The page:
Zandile Sibanda clung desperately to her 14-year-old daughter, Sikhulile Sibanda, who had fallen victim to an early child marriage, as she took her final breath after suffering from a severe illness for eight months as a result of giving birth at a young age.
Ms. Sibanda, who wept uncontrollably while recounting her daughter’s ordeal, tried in vain to revive Sikhulile. Her daughter’s last words were “mama, mama umntwanami” (mother, mother my child), seemingly referring to her eight-month-old baby.
Sikhulile, from the Lumene area in Gwanda District, became pregnant in April last year at the age of 13 by a 27-year-old man named Munashe Ncube. She was supposed to start Form One at the time.
Ncube eloped with Sikhulile early last year when she was expected to begin Form One. Her family reported her disappearance, only to later discover that Sikhulile and Ncube had been found in the Inyathi area after she had given birth.
Sikhulile’s maternal grandfather, Mr. Stanley Ngwenya, who was residing with the teenager, explained that she had disappeared from home in January of the previous year.
After giving birth, Sikhulile developed a heart problem and suffered internal organ damage due to prolonged labor. She was hospitalized multiple times until her death in the early hours of September 9 in South Africa, where she was living under her mother’s care. She was laid to rest last weekend at her mother’s homestead in Lumene Village.
“We discovered that Sikhulile was involved with this man when she was 12 years old, and we reprimanded her. We even took her to Stanmore Clinic for a medical examination to check if she was pregnant, and the results came back negative,” Mr. Ngwenya recalled.
“A few weeks later, we realized she was missing, and she had taken some of her clothes with her. We went to the homestead where this man used to work as a herdsman near our home, and we learned that he had also disappeared.”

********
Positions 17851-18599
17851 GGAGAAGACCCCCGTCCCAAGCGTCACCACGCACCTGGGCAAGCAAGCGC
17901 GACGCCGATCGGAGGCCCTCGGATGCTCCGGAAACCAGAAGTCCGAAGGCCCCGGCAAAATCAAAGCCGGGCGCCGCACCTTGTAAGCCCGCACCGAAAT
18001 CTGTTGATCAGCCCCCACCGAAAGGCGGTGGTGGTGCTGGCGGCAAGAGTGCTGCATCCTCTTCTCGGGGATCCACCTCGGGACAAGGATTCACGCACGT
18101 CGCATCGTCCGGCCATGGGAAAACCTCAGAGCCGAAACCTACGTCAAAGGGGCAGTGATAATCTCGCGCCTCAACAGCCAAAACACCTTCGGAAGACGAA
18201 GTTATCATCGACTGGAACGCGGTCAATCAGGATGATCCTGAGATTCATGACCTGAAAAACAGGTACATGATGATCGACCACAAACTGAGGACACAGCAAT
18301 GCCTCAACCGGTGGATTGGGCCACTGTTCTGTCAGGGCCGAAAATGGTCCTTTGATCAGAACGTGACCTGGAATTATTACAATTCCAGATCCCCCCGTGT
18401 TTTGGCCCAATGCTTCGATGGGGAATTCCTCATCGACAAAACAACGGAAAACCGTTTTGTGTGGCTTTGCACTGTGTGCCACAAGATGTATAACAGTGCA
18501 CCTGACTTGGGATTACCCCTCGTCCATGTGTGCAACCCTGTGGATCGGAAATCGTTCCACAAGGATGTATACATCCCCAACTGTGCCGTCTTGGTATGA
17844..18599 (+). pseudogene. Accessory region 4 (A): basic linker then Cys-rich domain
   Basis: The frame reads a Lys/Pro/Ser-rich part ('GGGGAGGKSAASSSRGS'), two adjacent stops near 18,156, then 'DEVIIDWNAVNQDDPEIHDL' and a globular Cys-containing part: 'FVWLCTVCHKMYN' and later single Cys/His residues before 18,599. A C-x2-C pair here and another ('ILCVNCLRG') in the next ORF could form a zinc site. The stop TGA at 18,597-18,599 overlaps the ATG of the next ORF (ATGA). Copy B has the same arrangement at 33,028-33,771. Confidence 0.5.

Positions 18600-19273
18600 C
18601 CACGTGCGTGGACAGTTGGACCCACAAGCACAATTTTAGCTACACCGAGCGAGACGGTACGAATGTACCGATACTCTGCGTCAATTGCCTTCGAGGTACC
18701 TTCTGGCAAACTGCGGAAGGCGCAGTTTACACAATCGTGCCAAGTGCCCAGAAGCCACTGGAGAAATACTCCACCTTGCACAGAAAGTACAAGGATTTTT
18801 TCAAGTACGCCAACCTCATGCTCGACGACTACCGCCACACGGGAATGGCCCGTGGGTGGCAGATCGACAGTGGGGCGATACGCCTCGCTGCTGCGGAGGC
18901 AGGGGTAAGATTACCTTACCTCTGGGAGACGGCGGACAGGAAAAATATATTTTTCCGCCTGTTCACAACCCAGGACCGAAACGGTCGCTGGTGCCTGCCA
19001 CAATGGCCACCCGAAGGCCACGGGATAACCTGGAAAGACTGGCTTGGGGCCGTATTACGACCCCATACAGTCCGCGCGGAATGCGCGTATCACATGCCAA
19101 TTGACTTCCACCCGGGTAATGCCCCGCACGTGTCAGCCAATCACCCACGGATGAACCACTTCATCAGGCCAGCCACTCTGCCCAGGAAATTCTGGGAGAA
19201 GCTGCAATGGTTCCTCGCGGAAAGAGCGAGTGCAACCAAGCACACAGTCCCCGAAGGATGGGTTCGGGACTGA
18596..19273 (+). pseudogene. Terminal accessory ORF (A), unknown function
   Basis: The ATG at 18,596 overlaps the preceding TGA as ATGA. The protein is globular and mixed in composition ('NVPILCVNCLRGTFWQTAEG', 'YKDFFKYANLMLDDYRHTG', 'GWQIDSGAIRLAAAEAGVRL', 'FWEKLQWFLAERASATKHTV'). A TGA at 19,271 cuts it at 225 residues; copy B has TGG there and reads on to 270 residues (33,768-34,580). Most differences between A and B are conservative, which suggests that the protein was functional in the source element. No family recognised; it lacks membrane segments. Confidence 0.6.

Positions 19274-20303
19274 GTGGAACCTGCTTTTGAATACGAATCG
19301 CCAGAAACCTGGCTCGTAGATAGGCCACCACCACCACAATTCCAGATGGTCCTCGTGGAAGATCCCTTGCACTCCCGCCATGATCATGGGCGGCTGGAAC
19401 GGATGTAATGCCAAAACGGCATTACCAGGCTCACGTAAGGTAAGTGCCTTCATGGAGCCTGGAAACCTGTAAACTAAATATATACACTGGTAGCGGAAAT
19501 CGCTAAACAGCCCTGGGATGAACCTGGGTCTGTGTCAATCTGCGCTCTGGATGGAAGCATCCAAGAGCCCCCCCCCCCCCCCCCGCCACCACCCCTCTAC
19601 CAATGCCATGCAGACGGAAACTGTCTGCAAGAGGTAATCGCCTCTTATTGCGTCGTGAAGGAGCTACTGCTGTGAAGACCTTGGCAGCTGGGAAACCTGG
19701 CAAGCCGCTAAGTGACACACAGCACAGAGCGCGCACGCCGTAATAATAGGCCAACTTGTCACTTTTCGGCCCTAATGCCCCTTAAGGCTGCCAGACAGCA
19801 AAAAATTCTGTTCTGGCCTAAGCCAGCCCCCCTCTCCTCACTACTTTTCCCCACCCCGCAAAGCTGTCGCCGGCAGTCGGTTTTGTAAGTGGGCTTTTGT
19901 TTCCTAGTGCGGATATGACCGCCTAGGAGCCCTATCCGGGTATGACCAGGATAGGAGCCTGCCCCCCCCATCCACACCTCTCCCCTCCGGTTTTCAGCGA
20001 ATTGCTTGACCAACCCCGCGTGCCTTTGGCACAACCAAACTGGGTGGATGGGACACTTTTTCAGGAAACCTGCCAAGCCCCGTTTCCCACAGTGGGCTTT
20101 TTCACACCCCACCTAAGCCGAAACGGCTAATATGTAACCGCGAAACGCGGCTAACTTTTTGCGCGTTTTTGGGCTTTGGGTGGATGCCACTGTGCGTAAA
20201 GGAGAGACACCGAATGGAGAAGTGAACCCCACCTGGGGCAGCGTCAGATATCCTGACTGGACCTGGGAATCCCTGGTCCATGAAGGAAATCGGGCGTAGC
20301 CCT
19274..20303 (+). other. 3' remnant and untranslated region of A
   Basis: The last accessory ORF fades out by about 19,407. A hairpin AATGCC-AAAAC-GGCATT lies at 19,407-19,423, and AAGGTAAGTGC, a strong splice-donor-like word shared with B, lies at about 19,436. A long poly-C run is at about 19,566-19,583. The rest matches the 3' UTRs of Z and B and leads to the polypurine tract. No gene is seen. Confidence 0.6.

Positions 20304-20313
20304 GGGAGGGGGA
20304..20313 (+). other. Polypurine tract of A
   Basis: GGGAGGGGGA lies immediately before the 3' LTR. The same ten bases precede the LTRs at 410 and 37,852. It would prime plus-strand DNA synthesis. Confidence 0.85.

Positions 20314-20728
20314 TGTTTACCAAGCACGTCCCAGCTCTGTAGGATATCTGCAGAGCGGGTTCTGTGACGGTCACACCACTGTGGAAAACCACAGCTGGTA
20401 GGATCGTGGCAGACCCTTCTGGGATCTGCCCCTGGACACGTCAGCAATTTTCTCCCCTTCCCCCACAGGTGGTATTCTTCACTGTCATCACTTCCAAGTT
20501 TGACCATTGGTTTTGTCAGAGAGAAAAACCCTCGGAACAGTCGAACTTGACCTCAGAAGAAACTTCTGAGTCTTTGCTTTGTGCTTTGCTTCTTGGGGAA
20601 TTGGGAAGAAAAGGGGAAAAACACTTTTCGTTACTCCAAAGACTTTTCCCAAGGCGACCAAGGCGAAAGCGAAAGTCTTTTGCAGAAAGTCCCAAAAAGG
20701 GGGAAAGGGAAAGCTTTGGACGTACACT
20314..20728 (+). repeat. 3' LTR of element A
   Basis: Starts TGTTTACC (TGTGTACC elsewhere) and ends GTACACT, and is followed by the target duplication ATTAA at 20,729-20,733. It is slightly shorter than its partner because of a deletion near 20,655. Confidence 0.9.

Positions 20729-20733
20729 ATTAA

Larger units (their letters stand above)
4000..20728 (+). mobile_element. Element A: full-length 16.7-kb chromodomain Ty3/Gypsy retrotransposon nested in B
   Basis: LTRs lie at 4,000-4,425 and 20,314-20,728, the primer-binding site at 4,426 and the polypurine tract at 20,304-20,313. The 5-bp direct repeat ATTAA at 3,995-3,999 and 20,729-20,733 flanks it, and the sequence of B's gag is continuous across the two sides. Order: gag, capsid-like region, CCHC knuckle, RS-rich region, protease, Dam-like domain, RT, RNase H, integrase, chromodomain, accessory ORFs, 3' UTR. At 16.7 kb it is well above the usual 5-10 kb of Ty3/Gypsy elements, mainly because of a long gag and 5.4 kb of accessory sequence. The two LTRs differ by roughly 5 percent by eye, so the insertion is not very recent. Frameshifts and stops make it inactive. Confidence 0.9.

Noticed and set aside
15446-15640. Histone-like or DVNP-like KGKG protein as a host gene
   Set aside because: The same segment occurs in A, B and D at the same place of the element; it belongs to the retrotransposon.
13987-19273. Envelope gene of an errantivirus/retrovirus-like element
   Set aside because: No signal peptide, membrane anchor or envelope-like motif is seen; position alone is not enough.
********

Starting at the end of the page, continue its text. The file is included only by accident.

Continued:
Mr. Ngwenya reported the matter to the police. However, they faced difficulties in locating Ncube since the neighbors who had employed him did not have his personal information.
Mr. Ngwenya received a call from community members in Inyathi and the local police in April, informing him that his granddaughter was critically ill. He and his wife rushed to Inyathi, only to discover that Sikhulile had given birth without her family’s knowledge while staying with Ncube’s aunt in Inyathi.
Sikhulile’s maternal grandmother, Ms. Patricia Tshuma, described her granddaughter’s deteriorating condition. She explained that Sikhulile could hardly stand or walk when she arrived in Inyathi, with her stomach and feet swollen.
Ms. Tshuma discovered that Ncube had coached Sikhulile to lie about her age to health officials in Inyathi, claiming she was 18. Sikhulile’s medical condition worsened after childbirth, which led to neighbors alerting the police.
“Sikhulile was transported to Mpilo Central Hospital, where she received treatment. She was in a critical condition, unable to breastfeed her baby. The doctors informed us that she had a heart problem and internal injuries due to prolonged labor,” Ms. Tshuma explained.
“She was hospitalized for several weeks before being discharged. Her condition deteriorated once again, and she was admitted to Gwanda Provincial Hospital before being referred to Mpilo Central Hospital.”
Sikhulile was eventually discharged and returned home. Her mother, who resided in South Africa, took her to the neighboring country for further treatment and monitoring.
Ms. Sibanda explained that Sikhulile arrived in South Africa on August 3, and two days later, she was admitted to Thembisa Hospital in Johannesburg for about three weeks.
“I was convinced that the worst was over, as she kept telling me that she was feeling better. On September 8, she appeared fine and even prepared dinner before we went to bed. The next morning around 4 AM, her condition suddenly deteriorated,” Ms. Sibanda said.
“She began coughing and vomiting blood, struggling to breathe. Sikhulile asked me to take her outside, and I did. While we were outside, I cradled her head in my lap as she gasped for breath. Her final words were ‘mama, mama umntwanami’ before she fell silent.”
According to the Zimbabwe Gender Commission (ZGC), nearly 34 percent of girls under the age of 18 are married nationwide. The commission expressed concern about the increase in child marriages and the exploitation of young women. Zimbabwe is committed to eliminating child marriage, as demonstrated by the launch of the National Action Plan on Ending Child Marriage and rulings by the Constitutional Court to outlaw the practice.
The recently passed Marriage Bill in Parliament brings the country closer to enacting legislation that will fundamentally address child marriages. The bill explicitly prohibits child marriages and declares them illegal under all circumstances.